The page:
ffc rifle

The Fountain-Fort Carson rifle team practices at the school March 6.

Fountain-Fort Carson's rifle team is used to a certain level of success. The banners creeping across the school cafeteria are a reminder.

F-FC puts forth a precision team — which rifle marksmanship coach Rodney Smith compared to pads-on football — and sporting, which he compared to flag football.

Most all of the athletes come from military families. They have come to know their own minds and tendencies — and those of their teammates — extremely well.

“There are some times where we’re like, ‘Get out of my face,’ but most of the time, we’re like family,” sophomore Madesyn Floyd said.

The team traveled out of state four times this season, including in early February to Chandler, Arizona, for the U.S. Army Junior Reserve Officers' Training Corps service national championship, where Smith said F-FC won the region after finishing runner-up to Stuttgart, Germany, two years in a row.

So much of the groundwork for success happens between the ears. Smith said the team practices 10-12 hours per week and does a lot of mental focus training.

“Trusting mindset over thinking mindset — that’s tough for teenagers,” Smith said.

One tool is dedicated journaling. Senior Jeric Wandasan said his journal is a record, and an organizational tool.

“It’s like talking to yourself, expressing all your thoughts,” sophomore Zander Santin said. “Then you can look back at that match, see what you’ve done. Make adjustments as needed. Come back with a better mental attitude.”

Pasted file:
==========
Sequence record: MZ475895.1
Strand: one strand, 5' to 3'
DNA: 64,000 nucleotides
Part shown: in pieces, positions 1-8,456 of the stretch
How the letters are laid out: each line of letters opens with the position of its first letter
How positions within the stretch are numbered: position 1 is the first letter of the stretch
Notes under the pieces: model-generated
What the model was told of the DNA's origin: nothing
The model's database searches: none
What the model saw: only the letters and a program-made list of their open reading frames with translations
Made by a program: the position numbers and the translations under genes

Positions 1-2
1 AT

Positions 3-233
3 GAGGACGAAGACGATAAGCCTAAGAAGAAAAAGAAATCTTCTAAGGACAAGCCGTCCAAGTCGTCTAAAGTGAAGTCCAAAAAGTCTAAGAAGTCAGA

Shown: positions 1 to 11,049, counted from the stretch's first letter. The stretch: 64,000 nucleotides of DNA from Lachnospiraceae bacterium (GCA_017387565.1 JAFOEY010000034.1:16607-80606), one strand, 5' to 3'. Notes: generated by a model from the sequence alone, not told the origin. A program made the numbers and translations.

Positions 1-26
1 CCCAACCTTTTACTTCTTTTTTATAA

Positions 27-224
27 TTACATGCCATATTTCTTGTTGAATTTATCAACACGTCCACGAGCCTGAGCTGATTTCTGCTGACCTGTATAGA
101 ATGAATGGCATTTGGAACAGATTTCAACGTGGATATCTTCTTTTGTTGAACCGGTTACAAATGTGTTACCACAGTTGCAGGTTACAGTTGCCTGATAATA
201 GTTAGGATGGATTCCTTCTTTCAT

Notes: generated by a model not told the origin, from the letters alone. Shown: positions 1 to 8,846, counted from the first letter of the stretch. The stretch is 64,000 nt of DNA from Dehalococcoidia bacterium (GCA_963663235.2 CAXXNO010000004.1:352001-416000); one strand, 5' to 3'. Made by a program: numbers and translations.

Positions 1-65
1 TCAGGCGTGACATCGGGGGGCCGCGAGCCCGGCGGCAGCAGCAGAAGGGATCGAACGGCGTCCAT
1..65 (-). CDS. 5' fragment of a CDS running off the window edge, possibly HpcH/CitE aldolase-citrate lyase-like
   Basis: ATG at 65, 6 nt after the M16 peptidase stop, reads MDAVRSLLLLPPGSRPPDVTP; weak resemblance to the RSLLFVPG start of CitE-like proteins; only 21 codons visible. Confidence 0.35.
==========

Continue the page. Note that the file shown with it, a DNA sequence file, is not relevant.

They sound sold now, but Smith said it’s tougher to get male athletes to journal. Each gender comes with its own obstacles, but Smith pointed to a solid trend.

Boys are still growing, and haven’t mastered use of their limbs. They’re easily frustrated, and have a tendency to be bullish — “Stop letting your testosterone shoot for you,” Smith recalls having to remind them. Girls tend to overanalyze to the point where they create problems where none exist.

But they’re certainly overcoming it.

“This is a girls’ sport,” Smith said. “Girls are dominating this sport across the spectrum. From the juniors shooting all the way to college and into the Olympics, girls are on top of it. It’s fun to watch.”

MacKenzie Nicholson is the top female athlete for precision in the state. Senior Julia Flake, another standout, and her family moved to the area from Washington. They picked Fountain-Fort Carson largely because of its rifle team.

There’s a summer camp on the horizon and several individuals are headed to the USA Shooting Junior Olympics at the Olympic Training Center. But after a 10th-place showing at the JROTC All-Service National competition in Anniston, Alabama, a few weeks ago, the team is retooling for another year.

Flake is headed to the Air Force prep school. Nicholson’s father was transferred, so she’s leaving as well. In all, there will be three returners to the top precision team. That means a lot of turnover, but there’s always talent in the wings, waiting on gear and opportunity.

Waiting on a chance to keep lining that cafeteria with banners.

Wandasan, who’s headed to Colorado School of Mines after four years with Smith at Fountain-Fort Carson, will be back to watch his brother, who just started precision.

“Being able to watch him the next four years after I go to college is going to be great,” Wandasan said.

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